Answering your question
mysql_query() doesn't support multiple queries as documented:
mysql_query() sends a unique query (multiple queries are not supported) to the currently active database on the server that's associated with the specified link_identifier.
Which means that
DROP TABLE temp; -- is never executed.
It is although possible if you use
mysqli::multi_query or using
You see that big red warning box ? The mysql extension is in process of deprecation and will throw warnings as of PHP 5.5.0. There are even plans to drop it completely in PHP 5.6 or PHP 6.0source. Note that
mysql_ isn't broken as Ángel González stated:
The extension is not broken. The problem is the bad usage. It can be used safely, and good developers have been doing so for ages, by creating php wrappers. In magic quotes, the work has been the opposite. The developers had been detecting the feature in php and disabling it.
The new standard
The new standard is MySQLi or PDO. I won't compare the two extensions here but there are really a bunch of good features especially from PHP 5.3+ which will save you time and efforts. Note that by using MySQLi/PDO won't protect you per se from SQL injections. The best option would be to use prepared statements. The data is sent separately from the query thus making it impossible to inject values. This is well explained by Anthony Ferrara in this video.
But wait "impossible" ? That sounds just too great :)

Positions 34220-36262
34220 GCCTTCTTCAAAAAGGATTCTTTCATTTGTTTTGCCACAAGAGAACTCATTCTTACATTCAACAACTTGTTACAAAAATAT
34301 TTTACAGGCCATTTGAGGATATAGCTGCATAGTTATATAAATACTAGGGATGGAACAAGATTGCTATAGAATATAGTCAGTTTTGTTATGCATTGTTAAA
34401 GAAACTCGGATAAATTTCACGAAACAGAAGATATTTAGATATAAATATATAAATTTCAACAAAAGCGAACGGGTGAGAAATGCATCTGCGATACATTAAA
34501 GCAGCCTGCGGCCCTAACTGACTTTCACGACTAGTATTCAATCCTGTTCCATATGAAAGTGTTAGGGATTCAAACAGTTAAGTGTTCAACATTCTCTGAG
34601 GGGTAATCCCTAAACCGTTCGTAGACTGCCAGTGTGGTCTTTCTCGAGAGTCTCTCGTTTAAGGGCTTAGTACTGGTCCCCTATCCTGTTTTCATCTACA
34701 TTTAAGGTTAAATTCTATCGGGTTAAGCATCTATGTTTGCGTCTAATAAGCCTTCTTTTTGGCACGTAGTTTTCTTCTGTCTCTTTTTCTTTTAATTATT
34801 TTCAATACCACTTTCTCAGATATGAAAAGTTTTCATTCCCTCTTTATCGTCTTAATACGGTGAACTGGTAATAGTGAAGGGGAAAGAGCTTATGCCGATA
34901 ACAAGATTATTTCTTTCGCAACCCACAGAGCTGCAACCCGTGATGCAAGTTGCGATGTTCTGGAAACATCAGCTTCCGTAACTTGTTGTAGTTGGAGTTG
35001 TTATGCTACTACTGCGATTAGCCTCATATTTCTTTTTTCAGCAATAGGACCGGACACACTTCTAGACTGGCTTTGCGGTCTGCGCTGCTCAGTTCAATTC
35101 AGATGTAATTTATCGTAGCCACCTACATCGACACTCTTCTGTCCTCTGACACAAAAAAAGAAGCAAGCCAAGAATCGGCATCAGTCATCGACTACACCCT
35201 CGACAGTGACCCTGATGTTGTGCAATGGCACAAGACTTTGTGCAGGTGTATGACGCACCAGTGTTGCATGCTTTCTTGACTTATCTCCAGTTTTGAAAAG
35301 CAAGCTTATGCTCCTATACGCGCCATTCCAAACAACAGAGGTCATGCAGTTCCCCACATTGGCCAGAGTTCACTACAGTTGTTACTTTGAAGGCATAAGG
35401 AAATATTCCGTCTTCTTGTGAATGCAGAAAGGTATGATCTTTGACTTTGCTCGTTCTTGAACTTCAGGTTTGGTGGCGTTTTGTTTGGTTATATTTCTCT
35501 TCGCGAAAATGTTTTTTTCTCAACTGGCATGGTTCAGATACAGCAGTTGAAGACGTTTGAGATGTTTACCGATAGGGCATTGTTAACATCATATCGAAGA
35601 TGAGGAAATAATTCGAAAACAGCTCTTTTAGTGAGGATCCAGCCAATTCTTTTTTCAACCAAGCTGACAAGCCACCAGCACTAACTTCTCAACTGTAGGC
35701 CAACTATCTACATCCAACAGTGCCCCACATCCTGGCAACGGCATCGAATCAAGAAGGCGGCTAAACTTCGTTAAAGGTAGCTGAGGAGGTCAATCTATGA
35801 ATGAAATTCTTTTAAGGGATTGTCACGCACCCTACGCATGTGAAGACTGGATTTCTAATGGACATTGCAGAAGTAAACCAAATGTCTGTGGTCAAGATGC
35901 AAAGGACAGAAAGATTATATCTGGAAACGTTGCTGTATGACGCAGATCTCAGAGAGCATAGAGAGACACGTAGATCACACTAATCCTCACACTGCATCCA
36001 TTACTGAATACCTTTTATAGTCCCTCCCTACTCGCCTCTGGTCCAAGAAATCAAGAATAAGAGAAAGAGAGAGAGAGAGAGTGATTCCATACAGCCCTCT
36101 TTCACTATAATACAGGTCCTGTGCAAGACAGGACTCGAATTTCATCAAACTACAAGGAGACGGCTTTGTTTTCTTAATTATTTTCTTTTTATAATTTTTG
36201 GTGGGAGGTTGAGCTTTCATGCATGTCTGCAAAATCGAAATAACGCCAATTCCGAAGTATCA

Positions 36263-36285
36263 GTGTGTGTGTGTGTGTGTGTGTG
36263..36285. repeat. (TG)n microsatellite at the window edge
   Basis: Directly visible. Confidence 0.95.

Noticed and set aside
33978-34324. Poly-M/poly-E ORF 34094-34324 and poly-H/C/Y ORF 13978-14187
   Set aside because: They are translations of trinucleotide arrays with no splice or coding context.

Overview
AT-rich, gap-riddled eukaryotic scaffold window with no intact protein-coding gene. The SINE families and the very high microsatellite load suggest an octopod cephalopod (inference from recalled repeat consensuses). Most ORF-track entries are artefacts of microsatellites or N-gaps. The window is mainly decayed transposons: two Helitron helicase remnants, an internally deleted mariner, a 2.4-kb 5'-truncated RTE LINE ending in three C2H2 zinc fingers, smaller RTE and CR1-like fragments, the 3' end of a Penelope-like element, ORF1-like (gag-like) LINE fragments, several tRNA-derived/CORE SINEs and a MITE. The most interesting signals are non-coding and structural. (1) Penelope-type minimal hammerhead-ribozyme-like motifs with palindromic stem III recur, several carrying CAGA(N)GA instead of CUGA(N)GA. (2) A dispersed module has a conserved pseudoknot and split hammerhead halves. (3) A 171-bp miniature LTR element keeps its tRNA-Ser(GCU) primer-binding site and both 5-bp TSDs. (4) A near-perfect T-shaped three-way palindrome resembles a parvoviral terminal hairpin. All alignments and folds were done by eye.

Say for example we have two groups: group1 & group2. There is a certain php file
deleteUser.php getting an id from
The prepared statement looks like this:
DELETE FROM users WHERE id = ?. When the query is made with
$_GET['id'] the user with
ID = $_GET['id'] will get deleted. Hey, but that means that users from group1 could delete users from group2 by using that ID which isn't intended. So we may edit the query in something like
DELETE FROM users WHERE id = ? AND group = ? and sending the user's group name he's in along with the query.
Short: prepared statements won't protect you from logic flaws.
Multi query ?
You don't need mutli queries. If you want to do two things then do it separately, it will give you more control over your queries and make your code more readable.
On another note:
If you're dynamically making and droping tables you're most likely doing it wrong. You should design your database in such a way that this isn't needed. Of course there may be exceptions but they are mostly busted since you may then look for a NoSQL solution (other db engine).
- Stop using mysql_ functions and step over to MySQLi or PDO
- Use prepared statements, note that it will not protect you from attacks if you don't secure the logic behind it
- Don't use multi queries
- Make a good DB design
- If you want to train your hacking skills, you may check Vulnerable OS's?